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TIP OF THE MONTH: Realtime USB tips and tricks

By Keith Lemons

Are you realtiming for yourself or for others? How do you know what USB port is which? Windows boxes are all fairly standard in that if you install a USB peripheral in a particular USB port, it will always use that physical port’s settings.

Let’s say you have a laptop with four USB ports. You set up your writer on the one closest to you and the setup program assigns a COM Port 3, in my example. If you plug your writer into that physical port, it will always be COM Port 3. You have just configured that physical port, but only that physical port. The other 3 have not been configured for your writer. So always plug into that port. I’m going to make the intuitive leap that you will then go into your CAT system and note what port your writer is sending from. If not, here is the two-minute warning. Know your CAT system well enough that you know how to label which port goes in and which one goes out.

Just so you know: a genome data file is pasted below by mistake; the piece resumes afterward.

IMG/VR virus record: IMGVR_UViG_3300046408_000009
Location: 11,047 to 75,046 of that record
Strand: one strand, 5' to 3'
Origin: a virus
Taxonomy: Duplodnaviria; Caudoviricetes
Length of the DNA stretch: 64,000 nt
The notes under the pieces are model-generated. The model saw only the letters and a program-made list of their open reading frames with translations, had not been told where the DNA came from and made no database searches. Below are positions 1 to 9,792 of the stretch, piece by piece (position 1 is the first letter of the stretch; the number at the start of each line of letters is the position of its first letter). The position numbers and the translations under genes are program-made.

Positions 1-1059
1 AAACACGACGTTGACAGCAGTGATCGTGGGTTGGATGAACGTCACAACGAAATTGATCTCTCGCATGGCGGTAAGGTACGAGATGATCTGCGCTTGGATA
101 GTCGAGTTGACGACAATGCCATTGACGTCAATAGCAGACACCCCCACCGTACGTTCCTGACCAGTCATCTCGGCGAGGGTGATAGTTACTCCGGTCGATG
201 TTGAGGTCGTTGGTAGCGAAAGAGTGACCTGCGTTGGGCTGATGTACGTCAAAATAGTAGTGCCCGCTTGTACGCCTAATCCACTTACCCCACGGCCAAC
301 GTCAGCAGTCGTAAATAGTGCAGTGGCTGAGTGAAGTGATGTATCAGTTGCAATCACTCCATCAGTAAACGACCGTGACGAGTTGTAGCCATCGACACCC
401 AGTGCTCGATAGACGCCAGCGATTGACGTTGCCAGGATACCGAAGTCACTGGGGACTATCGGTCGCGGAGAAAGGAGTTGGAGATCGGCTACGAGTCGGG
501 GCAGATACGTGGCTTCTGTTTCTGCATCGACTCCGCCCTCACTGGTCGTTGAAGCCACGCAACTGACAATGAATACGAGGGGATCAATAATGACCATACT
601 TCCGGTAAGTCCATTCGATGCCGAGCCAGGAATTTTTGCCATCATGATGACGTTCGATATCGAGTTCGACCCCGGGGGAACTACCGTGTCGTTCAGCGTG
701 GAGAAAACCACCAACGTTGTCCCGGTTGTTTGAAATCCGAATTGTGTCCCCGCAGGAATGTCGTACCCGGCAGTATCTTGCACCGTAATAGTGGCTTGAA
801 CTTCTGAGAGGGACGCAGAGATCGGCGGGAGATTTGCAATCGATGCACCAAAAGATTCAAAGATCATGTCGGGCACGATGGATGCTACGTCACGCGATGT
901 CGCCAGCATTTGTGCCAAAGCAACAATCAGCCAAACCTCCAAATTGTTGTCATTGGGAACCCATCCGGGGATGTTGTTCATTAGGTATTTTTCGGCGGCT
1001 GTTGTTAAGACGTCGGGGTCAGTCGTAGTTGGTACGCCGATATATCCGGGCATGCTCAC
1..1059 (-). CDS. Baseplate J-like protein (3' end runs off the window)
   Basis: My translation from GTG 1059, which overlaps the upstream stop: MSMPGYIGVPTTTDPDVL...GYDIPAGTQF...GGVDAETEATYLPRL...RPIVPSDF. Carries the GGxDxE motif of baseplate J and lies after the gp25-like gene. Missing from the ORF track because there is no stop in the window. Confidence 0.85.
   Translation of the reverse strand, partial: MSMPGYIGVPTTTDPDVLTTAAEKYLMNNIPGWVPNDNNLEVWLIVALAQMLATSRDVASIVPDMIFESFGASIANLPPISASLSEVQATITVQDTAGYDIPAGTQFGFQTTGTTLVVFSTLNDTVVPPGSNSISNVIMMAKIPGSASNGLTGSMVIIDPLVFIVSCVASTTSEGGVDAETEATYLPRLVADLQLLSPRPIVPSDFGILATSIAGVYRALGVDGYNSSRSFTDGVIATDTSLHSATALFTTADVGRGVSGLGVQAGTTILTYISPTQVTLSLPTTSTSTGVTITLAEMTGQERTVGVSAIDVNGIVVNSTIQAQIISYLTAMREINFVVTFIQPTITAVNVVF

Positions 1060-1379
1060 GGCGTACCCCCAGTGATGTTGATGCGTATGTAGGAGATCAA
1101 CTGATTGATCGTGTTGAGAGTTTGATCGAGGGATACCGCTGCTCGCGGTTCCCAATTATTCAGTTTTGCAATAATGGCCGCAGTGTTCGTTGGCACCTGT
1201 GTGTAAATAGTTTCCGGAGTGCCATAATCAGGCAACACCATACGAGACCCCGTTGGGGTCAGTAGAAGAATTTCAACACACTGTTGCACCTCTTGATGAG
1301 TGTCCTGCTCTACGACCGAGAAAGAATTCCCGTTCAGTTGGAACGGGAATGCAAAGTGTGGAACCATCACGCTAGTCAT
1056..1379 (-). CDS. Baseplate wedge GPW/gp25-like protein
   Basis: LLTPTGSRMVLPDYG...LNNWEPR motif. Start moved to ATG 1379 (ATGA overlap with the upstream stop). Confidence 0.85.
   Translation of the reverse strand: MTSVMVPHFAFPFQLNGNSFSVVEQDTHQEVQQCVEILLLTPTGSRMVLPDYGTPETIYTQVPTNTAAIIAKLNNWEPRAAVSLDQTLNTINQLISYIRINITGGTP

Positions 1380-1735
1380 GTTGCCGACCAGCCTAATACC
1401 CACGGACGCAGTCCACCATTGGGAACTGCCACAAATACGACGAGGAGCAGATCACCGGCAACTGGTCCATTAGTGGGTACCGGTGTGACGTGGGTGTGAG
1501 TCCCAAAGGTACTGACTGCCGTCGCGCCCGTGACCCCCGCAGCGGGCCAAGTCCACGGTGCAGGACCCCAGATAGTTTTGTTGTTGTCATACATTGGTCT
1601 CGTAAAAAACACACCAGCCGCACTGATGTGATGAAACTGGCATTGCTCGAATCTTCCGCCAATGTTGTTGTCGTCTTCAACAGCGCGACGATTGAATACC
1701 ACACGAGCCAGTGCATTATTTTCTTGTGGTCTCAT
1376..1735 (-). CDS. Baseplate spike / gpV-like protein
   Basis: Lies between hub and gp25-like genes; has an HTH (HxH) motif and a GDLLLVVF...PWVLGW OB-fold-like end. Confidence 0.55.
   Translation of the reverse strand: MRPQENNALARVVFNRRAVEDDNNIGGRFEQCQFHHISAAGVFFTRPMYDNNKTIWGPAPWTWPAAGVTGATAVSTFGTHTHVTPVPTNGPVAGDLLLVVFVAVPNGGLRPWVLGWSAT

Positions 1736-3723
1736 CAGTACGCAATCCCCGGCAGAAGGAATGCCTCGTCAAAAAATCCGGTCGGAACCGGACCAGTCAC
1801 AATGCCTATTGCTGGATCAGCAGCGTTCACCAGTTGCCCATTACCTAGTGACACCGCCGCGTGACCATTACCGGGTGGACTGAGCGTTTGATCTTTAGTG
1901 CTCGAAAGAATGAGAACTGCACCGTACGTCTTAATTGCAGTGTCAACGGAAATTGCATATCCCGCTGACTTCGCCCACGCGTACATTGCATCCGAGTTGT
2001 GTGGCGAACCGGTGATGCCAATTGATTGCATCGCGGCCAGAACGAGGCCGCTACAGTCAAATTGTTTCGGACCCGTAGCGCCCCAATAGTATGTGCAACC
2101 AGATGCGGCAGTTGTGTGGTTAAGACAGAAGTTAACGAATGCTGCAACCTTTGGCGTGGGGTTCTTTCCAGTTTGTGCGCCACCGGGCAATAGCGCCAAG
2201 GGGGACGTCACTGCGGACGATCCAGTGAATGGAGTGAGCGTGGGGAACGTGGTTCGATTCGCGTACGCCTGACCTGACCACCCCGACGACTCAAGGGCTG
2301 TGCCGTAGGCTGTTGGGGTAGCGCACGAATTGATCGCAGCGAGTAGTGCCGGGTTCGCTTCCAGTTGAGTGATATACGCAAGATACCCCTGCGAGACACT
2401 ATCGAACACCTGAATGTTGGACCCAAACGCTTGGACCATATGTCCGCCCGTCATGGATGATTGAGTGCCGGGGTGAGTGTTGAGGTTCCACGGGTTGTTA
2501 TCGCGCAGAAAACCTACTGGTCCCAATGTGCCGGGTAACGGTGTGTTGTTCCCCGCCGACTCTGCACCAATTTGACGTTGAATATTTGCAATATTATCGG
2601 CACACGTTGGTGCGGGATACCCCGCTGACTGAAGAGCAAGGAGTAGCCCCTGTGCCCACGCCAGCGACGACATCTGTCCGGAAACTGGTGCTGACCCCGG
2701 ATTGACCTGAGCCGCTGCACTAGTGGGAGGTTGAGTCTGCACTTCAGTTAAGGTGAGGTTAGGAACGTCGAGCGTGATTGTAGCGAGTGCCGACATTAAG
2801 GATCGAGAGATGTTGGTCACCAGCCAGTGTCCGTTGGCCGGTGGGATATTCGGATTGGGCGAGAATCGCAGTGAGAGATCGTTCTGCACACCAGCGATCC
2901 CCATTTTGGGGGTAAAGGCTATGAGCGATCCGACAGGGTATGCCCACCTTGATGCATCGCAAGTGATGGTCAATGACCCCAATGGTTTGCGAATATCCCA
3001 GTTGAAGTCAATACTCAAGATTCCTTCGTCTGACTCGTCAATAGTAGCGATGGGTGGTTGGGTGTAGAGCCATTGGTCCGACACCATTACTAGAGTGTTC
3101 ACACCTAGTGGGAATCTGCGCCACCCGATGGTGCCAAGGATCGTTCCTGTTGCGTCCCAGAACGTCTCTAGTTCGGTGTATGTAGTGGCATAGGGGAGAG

Next, take a look at what you may have to plug into your other USB physical ports, such as a software key, a wireless mouse, a Bluetooth dongle, a realtime cable, or something else. You have to know which port you plug them into because you are configuring only that port for that particular peripheral.

Here’s a good thing for you to do if your realtime is infrequent and you are scared you’ll forget what the numbers are. Make a little sticker to put in your case or on your machine or on your computer, or in your courtroom desk drawer, if you have one. On that card or sticker, put the following information:

  1. The name of your wireless network, and your password, or if you are scared to put down the password, what a memory question would be to ensure that you remember it.
  2. The COM port numbers and location on your computer of the USB peripherals; e.g., front left – machine – COM 8; front right – USB mouse; back right – Bluetooth – COM 6; back left – CAT dongle.
  3. The password to your Caseview Net or Bridge or Bridge Mobile or other realtime receive software that you have to issue to the clients so they can receive your realtime.
  4. Get the Realtime Troubleshooting Pocket Guide at the NCRA store. This was written by the Realtime Systems Administrator committee (specifically Sandy VanderPol, RMR, CRR), and I will tell you, it’s worth the $52. This will help you troubleshoot connections to different software problems.

Keith Lemons, RPR, CRR, is a freelance court reporter in Brentwood, Texas, and a JCR Contributing Editor. He can be reached at